The names reflect the strong emotions attached to this area.  For religious Jews and fervent Zionists, it an integral part of Israel and a homeland, inhabited by Jews as early as there were Jews.  Israel without it is a shadow of itself. For Palestinians, it is their land slowly and unremittingly being usurped by Israeli colonists.  As much as Jerusalem, it is the core of Palestine as they see it. Geographically, it is a beautiful landscape matched by its gentle climate, warm during the day and cool and night. In short, it is a beautiful place prized by conflicting parties.

A naïve person would say that there is plenty of land for everybody.  95% of the population there (and everywhere) simply want to make a living, raise their family and live in peace. With such a preference for pacifism, it would seem obvious that neighbors of different faiths could live in reasonable harmony as they do in the Galilee.

Alas, each side fundamentally wants the other side to disappear, one way or another. This hope for total victory, however improbable, opens the field to extremists among Moslems and Jews to call for hate and violence. The result is absurd: Jewish settlements and Palestinian villages adjoining each other but without relations of any kind due to the heavy distrust of each other. Not only that, a mythical return to the pre-1967 borders is as realistic as a return to pre-Cromwell borders in Ireland.

In my view it is a human tragedy above all. As is generally true in the Middle East, there are no angels and devils in this story, merely two groups of people justifiably insisting on their right to reside in the land of their forefathers. As for the solution, to paraphrase Bob Dylan, the answer is blowing in the wind of those beautiful but contested hills.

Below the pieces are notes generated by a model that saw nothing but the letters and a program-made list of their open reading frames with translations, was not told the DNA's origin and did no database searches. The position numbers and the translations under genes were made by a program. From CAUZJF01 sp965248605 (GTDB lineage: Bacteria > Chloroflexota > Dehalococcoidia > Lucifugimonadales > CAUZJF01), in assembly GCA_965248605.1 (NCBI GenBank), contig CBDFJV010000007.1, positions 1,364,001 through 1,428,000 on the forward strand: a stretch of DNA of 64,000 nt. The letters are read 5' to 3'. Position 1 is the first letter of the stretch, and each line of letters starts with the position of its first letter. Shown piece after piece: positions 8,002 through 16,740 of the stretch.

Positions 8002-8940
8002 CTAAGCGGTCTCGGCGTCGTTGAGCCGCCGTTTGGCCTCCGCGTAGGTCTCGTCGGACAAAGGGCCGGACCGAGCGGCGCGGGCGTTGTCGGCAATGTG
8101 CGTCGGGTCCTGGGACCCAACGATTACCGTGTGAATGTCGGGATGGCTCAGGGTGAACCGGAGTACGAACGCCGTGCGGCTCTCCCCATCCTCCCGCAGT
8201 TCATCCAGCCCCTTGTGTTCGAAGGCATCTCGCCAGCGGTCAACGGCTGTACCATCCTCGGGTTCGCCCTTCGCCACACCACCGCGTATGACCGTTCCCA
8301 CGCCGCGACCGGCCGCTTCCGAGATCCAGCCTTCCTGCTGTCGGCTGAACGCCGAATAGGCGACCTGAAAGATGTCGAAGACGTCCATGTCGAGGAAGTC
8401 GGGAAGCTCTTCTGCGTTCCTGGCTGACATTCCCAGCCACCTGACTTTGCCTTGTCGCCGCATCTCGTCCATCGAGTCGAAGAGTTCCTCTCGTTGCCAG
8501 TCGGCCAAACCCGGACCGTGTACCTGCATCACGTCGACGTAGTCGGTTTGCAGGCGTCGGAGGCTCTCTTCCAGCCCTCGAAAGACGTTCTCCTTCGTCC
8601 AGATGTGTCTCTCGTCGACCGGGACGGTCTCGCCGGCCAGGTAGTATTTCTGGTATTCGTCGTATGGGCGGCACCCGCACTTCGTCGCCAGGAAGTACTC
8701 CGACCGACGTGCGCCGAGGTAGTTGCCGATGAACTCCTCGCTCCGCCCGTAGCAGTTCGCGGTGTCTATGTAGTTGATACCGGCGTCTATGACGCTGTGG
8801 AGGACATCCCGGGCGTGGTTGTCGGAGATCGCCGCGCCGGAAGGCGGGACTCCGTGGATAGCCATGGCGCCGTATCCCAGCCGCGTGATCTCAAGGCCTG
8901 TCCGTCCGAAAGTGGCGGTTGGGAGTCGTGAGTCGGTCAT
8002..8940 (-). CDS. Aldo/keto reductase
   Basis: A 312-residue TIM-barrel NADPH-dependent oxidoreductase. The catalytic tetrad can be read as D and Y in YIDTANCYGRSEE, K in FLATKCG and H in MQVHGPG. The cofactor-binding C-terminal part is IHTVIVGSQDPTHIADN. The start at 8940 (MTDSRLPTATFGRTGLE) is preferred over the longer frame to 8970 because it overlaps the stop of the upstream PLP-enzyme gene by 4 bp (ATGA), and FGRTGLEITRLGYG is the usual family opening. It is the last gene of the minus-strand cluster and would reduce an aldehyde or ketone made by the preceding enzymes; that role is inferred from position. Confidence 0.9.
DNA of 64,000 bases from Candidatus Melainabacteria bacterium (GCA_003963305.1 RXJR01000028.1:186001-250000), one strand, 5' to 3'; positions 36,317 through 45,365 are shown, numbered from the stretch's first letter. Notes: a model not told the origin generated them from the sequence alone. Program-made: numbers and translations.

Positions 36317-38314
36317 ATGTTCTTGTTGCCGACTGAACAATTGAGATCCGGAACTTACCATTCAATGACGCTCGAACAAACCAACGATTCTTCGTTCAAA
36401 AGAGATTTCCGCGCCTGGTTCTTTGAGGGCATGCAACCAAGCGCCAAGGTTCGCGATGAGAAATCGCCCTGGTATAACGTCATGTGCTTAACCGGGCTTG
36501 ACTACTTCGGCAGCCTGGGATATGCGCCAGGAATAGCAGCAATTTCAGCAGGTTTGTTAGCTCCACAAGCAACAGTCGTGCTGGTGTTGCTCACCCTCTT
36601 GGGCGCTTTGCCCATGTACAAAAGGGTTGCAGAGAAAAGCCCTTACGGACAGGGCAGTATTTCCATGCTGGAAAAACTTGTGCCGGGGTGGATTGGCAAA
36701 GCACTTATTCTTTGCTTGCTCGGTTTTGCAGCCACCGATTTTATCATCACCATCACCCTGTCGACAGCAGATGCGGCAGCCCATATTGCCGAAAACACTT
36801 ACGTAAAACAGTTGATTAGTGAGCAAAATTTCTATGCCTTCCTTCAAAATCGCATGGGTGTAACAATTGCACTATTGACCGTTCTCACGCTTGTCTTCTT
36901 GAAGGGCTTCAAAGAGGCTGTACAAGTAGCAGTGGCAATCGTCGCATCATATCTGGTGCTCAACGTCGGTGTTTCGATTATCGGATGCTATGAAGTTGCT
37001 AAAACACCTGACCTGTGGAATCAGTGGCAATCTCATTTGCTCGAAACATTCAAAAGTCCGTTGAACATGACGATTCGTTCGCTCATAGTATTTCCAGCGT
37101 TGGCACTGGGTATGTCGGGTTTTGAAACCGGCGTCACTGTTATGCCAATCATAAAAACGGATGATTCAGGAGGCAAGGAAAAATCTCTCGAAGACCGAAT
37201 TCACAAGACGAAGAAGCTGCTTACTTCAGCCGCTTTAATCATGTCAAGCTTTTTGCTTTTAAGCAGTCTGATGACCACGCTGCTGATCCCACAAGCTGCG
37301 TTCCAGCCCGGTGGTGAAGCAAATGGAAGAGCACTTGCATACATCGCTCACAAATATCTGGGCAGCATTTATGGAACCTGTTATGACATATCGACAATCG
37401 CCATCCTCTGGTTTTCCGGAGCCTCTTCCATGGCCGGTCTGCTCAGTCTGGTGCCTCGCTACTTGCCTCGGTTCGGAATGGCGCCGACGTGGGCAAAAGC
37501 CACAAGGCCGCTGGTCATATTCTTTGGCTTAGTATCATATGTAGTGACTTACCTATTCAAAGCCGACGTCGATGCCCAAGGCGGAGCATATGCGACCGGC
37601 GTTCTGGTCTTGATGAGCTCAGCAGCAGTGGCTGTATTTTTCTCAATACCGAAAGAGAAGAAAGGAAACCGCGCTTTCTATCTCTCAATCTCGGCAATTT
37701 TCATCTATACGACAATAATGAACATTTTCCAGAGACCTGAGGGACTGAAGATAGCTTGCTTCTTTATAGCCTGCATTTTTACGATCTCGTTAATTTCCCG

Monday, January 29, 2018

Camels and Israel

One of the strangest tourist purchases in Israel is a wooden camel with the word “Jerusalem” printed on it.  First of all, there are and were no camels in Jerusalem.  Secondly, its continued sales suggest that tourists view Israel as a great desert, a smaller version of the Sahara if you will. The reality is that Israel is a small country with a rather wide variety of landscapes, flora, fauna and climates.

The coastal region is flat and humid, albeit with some sand dunes where developers have not yet received building permits. Inland, north and south are very different. The Galilee gently rises from coast, reaching its peak at Mount Hermon, some 9,000 feet above sea level and dropping to the Sea of the Galilee, some 700 feet below sea level.  Rain is plentiful by local standards, meaning that flora thrives most of the year. The summers can be hot, but are far less humid.

Continuing eastwards, the Golan Heights, barely an hour’s drive from the Galilee, is a high volcanic plain, punctuated by gorges and flowing rivers (streams in other countries).  Hot in the summer and cold, even snowing, in the winter, it is a place rich with plants, including wineries, and animals with few human inhabitants.  My wife and I recently spend a weekend there and enjoyed the view and noise, specifically the tweets of all the birds at our window unaccompanied by rumble of vehicle motors.

In the center of the country, a steep road leads to Jerusalem, some 2000 feet above sea level, surrounded by mountain forests. Eastwards, the rolling hills of Judea and Samaria reflect a somewhat dry climate, green in the winter and brown in the summer but attractive in any case.

Traveling southwards, somewhere past Gadera, the Negev desert begins, reaching its arid peak at the Dead Sea. Yet, even here, the landscape is not uniform.  The northern part does receive some rain, creating incredible but short lived fields of flowers. The horizon is broken by protruding rocks, dry steam beds and crevices.  The closer to Eilat, the Southern tip of Israel, the drier and sandy the view becomes. However, at various oases, such as Ein Gedi, date palms flourish.